Considerately maintaining Dorset’s highways – The Dorset Highways Term Service Contract (HTSC)

Dorset County Council’s highways service are responsible for the maintenance of the county’s network of roads, cycle ways, bridleways and bridges, in partnership with Hanson as HTSC. This 12 year partnership has fully embraced the Considerate Constructors Scheme (CCS) in its highway maintenance operations.

Dick Smeeth, HTSC’s Project Liaison Manager has commented on the Scheme:

‘The Scheme is simple, straightforward and helpful in all aspects. Dorset County Council is totally committed to providing and maintaining an excellent service to customers and the travelling public at all times.’

While emergencies such as fallen trees, flooding and RTA’s (Road Traffic Accidents) are dealt with as efficiently and effectively as possible, seasonal demands make the highway work varied and unpredictable. There are many unique challenges involved in maintaining Dorset’s highways and byways, with road workers working day and night, in high risk areas, with the public travelling through live sites.

Mr Smeeth further commented on how the Scheme had been integrated into highway maintenance operations:

‘CCS principles have been embraced and are part of the partnership’s way of doing things. They are still being applied with enthusiasm and diligence to produce remarkable results. The culture ensures that the depot and the sites are always clean, neat and tidy and the workforce well-presented and well behaved.’

Here are some examples of best practice initiatives carried out by the Dorset Highways Term Service Contract:

  • Comprehensive inductions, monthly meetings, tool box talks and writing requirements into contracts ensures each subcontractor and operative knows what is expected in the way of cleanliness and tidiness.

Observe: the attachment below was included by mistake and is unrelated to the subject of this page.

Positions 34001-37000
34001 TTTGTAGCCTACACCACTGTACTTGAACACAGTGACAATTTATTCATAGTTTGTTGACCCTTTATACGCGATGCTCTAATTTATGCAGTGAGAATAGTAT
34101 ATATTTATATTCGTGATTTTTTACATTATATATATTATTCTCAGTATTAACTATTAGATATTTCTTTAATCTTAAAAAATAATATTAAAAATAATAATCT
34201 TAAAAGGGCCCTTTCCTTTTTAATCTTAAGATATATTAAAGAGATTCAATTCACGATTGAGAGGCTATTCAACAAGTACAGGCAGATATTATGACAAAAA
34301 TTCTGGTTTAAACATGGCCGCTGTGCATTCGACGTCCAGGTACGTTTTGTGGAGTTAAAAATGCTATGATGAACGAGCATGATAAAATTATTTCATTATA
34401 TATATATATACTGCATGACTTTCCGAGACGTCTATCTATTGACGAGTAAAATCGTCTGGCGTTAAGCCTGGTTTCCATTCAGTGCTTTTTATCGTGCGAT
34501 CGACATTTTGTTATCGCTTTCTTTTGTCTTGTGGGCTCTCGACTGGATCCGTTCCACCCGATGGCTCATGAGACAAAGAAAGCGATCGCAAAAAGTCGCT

• A comprehensive annual works programme was maintained and regularly reviewed to ensure stakeholders and local communities’ needs were met.
  • It had been identified that members of the public most often complained about the lack of notification of works, to offset these complaints, the site utilised statutory notifications: local newspapers, letter drops and website updates to notify the public before commencing all short-run remedial or improvement works.
  • The HTSC team made a conscious effort to engage with the local community by hosting school visits and sponsoring Weymouth Carnival safety barriers.
  • They also supported the Pilsdon Community, a small charity farming community which offers refuge for homeless people in crisis.
  • To harmonise works, Dorset highways worked closely with other stakeholders and public utilities operators, making contact with the Environment Agency, Natural England and the National Trust, to minimise disruptions, inconvenience and ensure compliance of works.
  • Due to the nature of highway work being varied and unpredictable, the dangers posed were continually and effectively publicised to increase awareness and minimise the number of injuries and fatalities within the sector.
  • Following some potentially dangerous incidents where operatives may have been threatened by the public, a VideoBadge recording system was implemented to support parking attendants. The ID badges had an attached video camera which was worn on the body and could record eight hours of continuous audio and video, for use as evidence in case of any altercations with the public.
  • All staff attended regular training days and monthly team briefings, where operational updates were provided by senior management.

Recently published